HAM Radio 101

EMCOMM: Taking a Look at Leadership Structure

Many systems have various types of leadership structures. EMCOMM is no different. For this purpose we shall focus on two types: the Amateur Radio Emergency Service® (ARES) Field structure, as created by the American Radio Relay League (ARRL), and the structure of the government-run National Incident Management System (NIMS). These two systems work well together due to their memorandum of understanding. ARES has adopted many Incident Command System forms from the NIMS.

The ARRL has a Field Organization Structure for ARES. From the ARRL:

The ARRL divides the United States and its territories into 71 administrative sections. Many sections are comprised of a single state, but a few of the larger states, such as Texas and California, are divided into multiple sections.

The membership in each section elects a Section Manager (SM) once every two years. The SM is responsible for managing the Field Organization programs in their section. Through coordinators, the SM recruits ARRL volunteers to staff various crucial program areas.

From this point, the SM and other section officials appoint a hierarchy of leadership:

  • Assistant Section Manager 
  • Section Emergency Coordinators 
  • Assistant Section Emergency Coordinators 
  • District Emergency Coordinators 
  • Assistant District Emergency Coordinators 
  • Emergency Coordinators 
  • Assistant Emergency Coordinators 

In addition, the following positions are appointed for each section:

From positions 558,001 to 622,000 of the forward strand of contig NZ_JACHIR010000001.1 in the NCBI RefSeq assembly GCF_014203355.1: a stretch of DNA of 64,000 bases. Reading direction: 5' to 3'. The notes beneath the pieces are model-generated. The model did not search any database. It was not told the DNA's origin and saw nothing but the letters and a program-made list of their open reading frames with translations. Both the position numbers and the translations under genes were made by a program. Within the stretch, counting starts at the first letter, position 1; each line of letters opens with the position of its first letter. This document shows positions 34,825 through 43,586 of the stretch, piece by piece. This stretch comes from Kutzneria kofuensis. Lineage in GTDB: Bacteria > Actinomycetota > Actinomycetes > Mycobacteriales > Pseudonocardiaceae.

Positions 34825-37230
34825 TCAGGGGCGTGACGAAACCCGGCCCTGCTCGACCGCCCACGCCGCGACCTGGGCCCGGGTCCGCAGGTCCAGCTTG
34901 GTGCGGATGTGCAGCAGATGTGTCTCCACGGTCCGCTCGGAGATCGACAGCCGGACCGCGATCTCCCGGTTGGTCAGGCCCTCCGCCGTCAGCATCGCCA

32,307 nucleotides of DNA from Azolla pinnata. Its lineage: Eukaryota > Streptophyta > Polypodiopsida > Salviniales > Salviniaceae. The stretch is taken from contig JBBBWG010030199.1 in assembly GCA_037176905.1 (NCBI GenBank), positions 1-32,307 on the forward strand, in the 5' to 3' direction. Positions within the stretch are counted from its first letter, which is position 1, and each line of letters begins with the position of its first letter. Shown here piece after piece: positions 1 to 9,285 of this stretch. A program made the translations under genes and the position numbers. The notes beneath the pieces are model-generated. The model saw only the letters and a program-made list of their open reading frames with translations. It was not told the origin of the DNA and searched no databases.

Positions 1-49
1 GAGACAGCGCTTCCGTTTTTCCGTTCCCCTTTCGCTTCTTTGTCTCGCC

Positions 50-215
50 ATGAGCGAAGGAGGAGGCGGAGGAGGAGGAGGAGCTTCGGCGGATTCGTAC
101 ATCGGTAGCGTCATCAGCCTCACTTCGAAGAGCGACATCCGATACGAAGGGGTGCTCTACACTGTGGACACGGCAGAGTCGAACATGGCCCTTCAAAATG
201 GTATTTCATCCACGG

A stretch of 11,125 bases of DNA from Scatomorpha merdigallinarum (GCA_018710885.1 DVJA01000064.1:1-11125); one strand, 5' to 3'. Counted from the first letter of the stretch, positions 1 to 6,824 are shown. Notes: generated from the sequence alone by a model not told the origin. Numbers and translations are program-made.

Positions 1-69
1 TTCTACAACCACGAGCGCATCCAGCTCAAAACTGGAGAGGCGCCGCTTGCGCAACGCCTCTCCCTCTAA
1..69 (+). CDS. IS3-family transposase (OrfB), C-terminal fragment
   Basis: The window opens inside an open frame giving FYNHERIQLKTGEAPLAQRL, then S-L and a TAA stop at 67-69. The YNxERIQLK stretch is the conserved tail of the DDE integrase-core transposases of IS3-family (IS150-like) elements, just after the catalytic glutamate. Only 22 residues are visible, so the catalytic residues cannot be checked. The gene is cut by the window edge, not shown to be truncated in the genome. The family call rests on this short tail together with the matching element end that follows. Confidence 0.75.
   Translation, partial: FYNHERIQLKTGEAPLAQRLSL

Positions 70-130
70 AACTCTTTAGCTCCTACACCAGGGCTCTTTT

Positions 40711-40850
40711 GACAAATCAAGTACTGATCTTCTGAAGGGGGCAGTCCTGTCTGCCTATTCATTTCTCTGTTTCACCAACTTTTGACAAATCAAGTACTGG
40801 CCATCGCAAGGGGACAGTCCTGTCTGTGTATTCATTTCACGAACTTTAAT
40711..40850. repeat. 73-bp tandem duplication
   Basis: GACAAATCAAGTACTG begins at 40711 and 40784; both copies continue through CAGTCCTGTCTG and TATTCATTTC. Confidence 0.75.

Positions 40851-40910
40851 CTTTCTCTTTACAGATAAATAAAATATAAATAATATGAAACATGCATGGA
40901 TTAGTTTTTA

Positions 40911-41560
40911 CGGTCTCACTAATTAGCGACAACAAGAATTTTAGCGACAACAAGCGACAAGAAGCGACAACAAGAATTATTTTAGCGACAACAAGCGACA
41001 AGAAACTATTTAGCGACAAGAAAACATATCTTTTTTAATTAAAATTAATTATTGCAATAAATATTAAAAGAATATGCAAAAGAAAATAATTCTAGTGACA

• Section Traffic Manager 
  • Assistant Section Traffic Manager 
  • Net Manager
  • Technical Coordinator 
  • Affiliated Club Coordinator 
  • Public Information Coordinator 
  • State Government Liaison 
  • Section Youth Coordinator 

The National Incident Management System guides all levels of government, nongovernmental organizations, and the private sector to work together to prevent, protect against, mitigate, respond to, and recover from incidents. 

Per the Federal Emergency Management Agency (FEMA) website, the NIMS provides stakeholders across the whole community with the shared vocabulary, systems, and processes to successfully deliver the capabilities described in the National Preparedness System. The NIMS defines operational systems that guide how personnel work together during incidents.

There are a lot of leadership levels to the NIMS structure. They further break down into sections, branches, divisions, and groups. Each task has its own designated place. As of 2017, the NIMS defined three framework components: Resource Management (Preparedness, During an Incident, Mutual Aid); Command and Coordination (Incident Command System, Emergency Operations Centers, Multi-Agency Coordination Group, and Joint Information System); and Communications and Information Management.

Leadership in the ARES and NIMS programs along with each organization’s concepts working together make a powerful tool for EMCOMM. The leaders of these groups will hopefully combine to take emergency communications to a service level benefiting all their communities.

Questions? Share them in the comments below or email me at KE8FMJ@arrl.net.

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